What happened to the Temple Mount in the 20th century?
Until the beginning of the 20th century, the territories of modern Israel and Palestine were part of the Ottoman Empire. After the defeat of the Ottoman Empire in the Middle East during the First World War, Jerusalem came under the control of the British occupation authorities. Until 1948, the Temple Mount was under the supervision of the British Islamic Religious Committee, which had the Waqf (inalienable charitable endowment under Islamic law) right to this land.
How did the Arab-Israeli wars affect the Temple Mount?
After the first Arab-Israeli war of 1948-1949, Jerusalem was divided into Western and Eastern parts. East Jerusalem and the entire Old City came under Jordanian control. As a result of the 1967 Six Day War, Israel united both parts of Jerusalem under its rule. At the same time, the Waqf right of the Islamic Religious Committee to the Temple Mount was confirmed. The Kingdom of Jordan was the guarantor of this status.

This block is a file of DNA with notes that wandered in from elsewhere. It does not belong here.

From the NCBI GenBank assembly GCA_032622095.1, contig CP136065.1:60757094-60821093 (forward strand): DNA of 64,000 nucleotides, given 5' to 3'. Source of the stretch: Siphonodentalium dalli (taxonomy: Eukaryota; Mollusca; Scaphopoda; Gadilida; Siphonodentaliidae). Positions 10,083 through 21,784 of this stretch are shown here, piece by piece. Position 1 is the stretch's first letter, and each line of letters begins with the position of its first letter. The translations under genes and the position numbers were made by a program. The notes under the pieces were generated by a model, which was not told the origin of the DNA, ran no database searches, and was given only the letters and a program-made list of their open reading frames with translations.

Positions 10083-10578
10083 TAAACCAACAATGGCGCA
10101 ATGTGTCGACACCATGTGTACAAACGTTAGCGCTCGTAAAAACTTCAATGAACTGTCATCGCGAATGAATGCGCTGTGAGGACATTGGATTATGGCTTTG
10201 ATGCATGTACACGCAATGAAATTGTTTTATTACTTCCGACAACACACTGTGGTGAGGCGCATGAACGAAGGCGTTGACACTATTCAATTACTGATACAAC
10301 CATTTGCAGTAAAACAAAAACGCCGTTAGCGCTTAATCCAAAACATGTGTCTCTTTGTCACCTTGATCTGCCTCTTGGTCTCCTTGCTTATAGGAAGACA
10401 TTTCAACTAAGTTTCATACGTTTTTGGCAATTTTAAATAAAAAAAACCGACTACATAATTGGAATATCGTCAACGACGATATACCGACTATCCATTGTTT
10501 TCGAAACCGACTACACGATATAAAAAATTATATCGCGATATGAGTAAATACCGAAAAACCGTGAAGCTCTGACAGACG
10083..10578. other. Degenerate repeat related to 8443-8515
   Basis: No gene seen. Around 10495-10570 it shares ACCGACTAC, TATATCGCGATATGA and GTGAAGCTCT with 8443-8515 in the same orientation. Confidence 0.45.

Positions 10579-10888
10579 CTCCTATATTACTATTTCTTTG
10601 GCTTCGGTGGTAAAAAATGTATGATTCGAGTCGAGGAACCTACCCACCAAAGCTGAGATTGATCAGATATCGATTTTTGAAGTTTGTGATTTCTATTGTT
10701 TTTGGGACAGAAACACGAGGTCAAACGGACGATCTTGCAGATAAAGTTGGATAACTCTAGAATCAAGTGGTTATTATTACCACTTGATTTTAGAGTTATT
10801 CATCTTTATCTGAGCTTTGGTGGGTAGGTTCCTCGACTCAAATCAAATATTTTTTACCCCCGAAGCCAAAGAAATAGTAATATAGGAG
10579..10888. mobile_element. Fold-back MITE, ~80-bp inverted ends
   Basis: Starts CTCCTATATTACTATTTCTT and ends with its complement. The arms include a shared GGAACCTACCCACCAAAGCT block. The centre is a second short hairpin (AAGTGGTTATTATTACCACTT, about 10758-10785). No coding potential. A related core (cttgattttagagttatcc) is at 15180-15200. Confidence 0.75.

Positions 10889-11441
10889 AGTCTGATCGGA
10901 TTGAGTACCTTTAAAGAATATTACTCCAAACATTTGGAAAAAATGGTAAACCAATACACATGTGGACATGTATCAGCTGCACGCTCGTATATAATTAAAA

Who can pray on the Temple Mount, and who cannot?
In 1994, under the terms of the Israeli-Jordanian peace treaty, Jordan received the status of a defender of the Islamic shrines in Jerusalem. In 1993-1995 the Palestinian-Israeli agreements were signed in Oslo, according to which the Palestinians received the right to control the Temple Mount, and Israel was responsible for maintaining order and security on it and in the adjacent areas. According to the achieved status quo, only Muslims have the right to pray and perform religious rites on the Temple Mount. Representatives of other religions are allowed to visit the mountain at certain hours, but are prohibited from displaying any religious symbols and objects of worship.